Select Committee on European Scrutiny Thirty-Second Report


5 Security features and biometrics in EU passports

(25390)

6406/1/04

COM(04) 116

Draft Council Regulation on standards for security features and biometrics in EU citizens' passports

Legal baseArticle 62(2)(a) EC; consultation; unanimity
DepartmentHome Office
Basis of considerationMinister's letter of 18 August 2004
Previous Committee ReportHC 42-xxx (2003-04), para 1 (9 September 2004)
To be discussed in Council25/26 October 2004
Committee's assessmentLegally and politically important
Committee's decisionFor debate in European Standing Committee B (decision reported on 9 September)

Background

5.1 In December 2003, the European Council invited the Commission to make a proposal for the introduction of biometric identifiers in passports.

5.2 By 26 October 2004, countries which wish to continue to obtain the benefit of a waiver of the requirement for a visa to enter the United States must have a programme to issue their nationals with machine-readable passports that are tamper-resistant and incorporate biometric identifiers which comply with the biometric identifier standards established by the International Civil Aviation Organisation (ICAO).

5.3 Article 62(2)(a) of the Treaty establishing the European Community (the EC Treaty) requires the Council to adopt:

"measures on the crossing of the external borders of the Member States, which shall establish standards and procedures to be followed by Member States in carrying out checks on persons at such borders."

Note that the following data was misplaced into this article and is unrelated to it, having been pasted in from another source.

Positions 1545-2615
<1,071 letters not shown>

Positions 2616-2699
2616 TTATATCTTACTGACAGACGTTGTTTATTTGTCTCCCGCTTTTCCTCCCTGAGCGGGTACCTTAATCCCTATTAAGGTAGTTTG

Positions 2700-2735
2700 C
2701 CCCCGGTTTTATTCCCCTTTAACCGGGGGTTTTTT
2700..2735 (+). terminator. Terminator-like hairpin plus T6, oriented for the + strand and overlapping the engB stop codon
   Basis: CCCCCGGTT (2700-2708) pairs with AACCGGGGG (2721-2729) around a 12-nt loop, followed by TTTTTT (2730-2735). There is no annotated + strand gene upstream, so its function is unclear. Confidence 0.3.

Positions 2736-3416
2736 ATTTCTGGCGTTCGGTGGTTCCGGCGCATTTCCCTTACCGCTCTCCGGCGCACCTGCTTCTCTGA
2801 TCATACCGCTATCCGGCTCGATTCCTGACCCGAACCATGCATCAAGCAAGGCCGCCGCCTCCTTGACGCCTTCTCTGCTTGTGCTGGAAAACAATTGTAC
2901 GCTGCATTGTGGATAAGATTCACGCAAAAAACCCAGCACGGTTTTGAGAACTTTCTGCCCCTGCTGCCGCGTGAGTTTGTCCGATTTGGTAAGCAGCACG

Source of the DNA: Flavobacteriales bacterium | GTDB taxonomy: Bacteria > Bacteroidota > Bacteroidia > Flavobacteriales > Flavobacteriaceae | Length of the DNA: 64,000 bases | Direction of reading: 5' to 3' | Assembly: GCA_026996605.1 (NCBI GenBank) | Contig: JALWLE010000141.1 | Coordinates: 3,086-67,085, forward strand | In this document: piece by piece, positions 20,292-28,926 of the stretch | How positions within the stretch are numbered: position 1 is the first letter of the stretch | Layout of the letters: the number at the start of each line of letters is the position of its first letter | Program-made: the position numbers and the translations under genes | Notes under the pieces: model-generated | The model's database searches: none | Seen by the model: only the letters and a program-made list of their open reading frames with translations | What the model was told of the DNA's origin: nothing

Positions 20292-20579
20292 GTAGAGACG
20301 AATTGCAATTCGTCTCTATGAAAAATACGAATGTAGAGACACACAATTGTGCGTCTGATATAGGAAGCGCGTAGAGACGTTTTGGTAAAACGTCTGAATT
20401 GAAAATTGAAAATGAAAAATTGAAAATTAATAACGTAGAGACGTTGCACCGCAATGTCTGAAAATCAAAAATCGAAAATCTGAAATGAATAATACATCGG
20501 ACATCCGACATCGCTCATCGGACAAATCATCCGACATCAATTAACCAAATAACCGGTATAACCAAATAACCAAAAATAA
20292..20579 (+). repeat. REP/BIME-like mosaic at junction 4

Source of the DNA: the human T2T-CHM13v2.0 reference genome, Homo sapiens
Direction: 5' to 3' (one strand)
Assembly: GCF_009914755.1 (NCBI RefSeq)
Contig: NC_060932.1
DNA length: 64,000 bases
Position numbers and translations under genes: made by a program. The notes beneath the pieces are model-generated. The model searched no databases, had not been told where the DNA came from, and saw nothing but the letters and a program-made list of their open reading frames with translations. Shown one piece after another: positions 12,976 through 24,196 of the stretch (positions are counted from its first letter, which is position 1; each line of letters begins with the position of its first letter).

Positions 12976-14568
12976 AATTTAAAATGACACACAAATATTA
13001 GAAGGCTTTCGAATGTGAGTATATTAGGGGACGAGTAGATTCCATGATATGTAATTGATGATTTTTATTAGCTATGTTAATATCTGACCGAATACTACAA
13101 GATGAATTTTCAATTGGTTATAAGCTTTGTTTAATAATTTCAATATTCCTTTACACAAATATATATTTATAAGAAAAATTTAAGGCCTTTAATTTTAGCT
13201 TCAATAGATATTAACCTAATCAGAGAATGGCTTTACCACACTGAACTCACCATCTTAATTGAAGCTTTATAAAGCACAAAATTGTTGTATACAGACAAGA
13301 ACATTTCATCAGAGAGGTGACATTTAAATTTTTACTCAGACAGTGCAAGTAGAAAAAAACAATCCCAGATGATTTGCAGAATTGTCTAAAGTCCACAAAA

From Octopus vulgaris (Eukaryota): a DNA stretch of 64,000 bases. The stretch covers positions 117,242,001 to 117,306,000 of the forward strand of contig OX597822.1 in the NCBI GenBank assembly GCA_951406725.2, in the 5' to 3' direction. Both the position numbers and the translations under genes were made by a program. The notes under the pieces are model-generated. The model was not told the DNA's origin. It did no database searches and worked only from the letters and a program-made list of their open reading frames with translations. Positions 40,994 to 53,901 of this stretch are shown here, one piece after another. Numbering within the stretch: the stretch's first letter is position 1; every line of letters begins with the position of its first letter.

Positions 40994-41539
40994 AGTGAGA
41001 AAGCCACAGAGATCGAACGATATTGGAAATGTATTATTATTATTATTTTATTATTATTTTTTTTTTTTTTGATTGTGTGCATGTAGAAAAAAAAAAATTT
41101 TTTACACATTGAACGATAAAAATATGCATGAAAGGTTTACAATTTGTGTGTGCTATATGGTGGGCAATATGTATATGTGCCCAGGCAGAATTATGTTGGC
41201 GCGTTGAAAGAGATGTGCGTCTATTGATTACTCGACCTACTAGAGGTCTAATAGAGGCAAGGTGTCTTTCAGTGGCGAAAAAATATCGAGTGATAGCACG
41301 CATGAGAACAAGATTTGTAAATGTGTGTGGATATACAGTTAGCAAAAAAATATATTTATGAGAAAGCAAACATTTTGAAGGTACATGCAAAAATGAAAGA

5.4 A Protocol to the EC Treaty provides that the UK is not to take part in the adoption of, or be bound by, any measure made under Title IV of the Treaty (visas, asylum, immigration and other policies related to the free movement of persons) unless the UK gives notice that it wishes to "opt into" the measure. Article 62 is part of Title IV.

5.5 The draft Regulation proposed by the Commission has two main purposes: first, to make EU citizens' passports more secure; and, second, to establish a reliable link between a passport and its genuine holder by incorporating biometric identifiers. The main provisions of the draft Regulation are:

  • Passports issued by Member States must comply with minimum security standards on, for example, the type of paper to be used, printing and issuing techniques, and protection against copying.
  • The passport must include a facial image and, if a Member State wishes, it may include fingerprints.
  • The Regulation is to apply to ordinary and official passports, short-term passports and travel documents issued in place of passports.